How to Start a Flooded Outboard Motor

How to Start a Flooded Outboard Motor

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When you turn your outboard motor’s ignition key and it won’t start, then smell that stink of excess gas that indicates your outboard’s flooded, your heart might sink a bit, as if abandoned at a party by a friend who’s borrowed your car. Whether your outboard has a carburetor or fuel injection, shift to neutral, hold the throttle wide open and crank the engine. Called a “clear-flood start,” this can start your flooded outboard.

The Physics of the Wide Open Throttle

If your engine is equipped with a carburetor, moving the throttle to the wide-open throttle position -- or to the clear-throttle position, if your throttle is so designed -- opens the throttle plates inside the carburetor fully, allowing the free passage of air into the carburetor. If you have a fuel-injected engine, cranking your engine while at wide-open throttle notifies the engine's electronic control module to enter the clear-flood mode and withhold fuel, but not air, from the engine. This "excess air" then combines with and burns away the excess gas that flooded the engine.

Happens to Us All

An outboard floods when there's too much gas in the air-fuel mixture. The mix becomes so rich it won't burn. This might happen if you don't disengage the choke fully, if your outboard has low compression in one or more cylinders, if the engine's sensors fail or because a bit of gas -- more than can evaporate before you try to start it again -- continues to flow after you turn off your engine.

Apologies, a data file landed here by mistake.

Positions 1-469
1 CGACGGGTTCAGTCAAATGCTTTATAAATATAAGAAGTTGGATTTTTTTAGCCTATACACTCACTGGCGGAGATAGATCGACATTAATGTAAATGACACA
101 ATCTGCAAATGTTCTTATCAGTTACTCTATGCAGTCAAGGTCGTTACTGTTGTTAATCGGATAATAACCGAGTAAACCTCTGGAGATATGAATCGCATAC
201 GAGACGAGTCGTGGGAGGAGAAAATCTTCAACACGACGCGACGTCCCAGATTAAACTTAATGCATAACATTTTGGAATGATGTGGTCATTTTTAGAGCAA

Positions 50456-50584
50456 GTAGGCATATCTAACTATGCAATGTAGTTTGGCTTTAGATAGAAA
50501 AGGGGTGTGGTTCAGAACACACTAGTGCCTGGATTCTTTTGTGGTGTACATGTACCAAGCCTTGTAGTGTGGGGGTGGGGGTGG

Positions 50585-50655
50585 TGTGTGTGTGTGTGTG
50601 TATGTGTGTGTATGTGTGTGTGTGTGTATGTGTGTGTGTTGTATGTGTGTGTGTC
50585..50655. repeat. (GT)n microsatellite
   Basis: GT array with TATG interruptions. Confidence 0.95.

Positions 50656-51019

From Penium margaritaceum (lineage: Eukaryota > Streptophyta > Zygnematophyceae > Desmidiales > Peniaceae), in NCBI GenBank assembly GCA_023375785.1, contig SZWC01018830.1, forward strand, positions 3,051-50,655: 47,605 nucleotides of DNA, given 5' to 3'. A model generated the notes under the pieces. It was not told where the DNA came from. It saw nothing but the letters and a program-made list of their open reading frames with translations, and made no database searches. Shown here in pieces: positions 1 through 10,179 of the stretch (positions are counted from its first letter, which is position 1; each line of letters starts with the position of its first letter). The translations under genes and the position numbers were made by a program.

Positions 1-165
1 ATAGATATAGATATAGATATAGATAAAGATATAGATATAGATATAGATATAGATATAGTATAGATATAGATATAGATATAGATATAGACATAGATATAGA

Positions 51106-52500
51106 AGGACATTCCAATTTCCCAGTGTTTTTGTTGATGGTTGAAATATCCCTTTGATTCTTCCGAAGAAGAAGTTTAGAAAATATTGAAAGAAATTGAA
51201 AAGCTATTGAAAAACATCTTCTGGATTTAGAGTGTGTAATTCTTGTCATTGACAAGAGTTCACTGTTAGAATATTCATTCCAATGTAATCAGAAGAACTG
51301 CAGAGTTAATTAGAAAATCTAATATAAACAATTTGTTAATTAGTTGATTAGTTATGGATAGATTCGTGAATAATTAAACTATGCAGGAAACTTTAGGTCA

Time is On Your Side

Usually, with a flooded outboard, time is your friend. If the engine’s flooded, wait for five minutes, then try to clear-flood start it. Regardless of the cause of the flooding, the clear-flood start works, even if you must repeat the process several times. This gives any excess gas trapped in the carburetor or, in the case of fuel-injected engines, the injectors, time to evaporate.

Deeper Issues

A flooded outboard not only makes you uncomfortable for a moment, it might mean you need a mechanic when you return to shore. In fuel-injected outboards, the excess gas that causes flooding might result from leaking injectors, failed engine temperature sensors or a failed electronic control module, the engine’s on-board computer that controls engine operation. If the problem persists, a trip to your mechanic is in order.

A Note on Cranking

Don’t crank your outboard for more than 10 seconds at a time, whether flooded or not. You can crank it three times, but then, you must allow the starter to rest for two minutes before attempting to crank the engine again. This prevents heat damage to the starter and mechanical components, such as the Bendix drive that disengages the starter.

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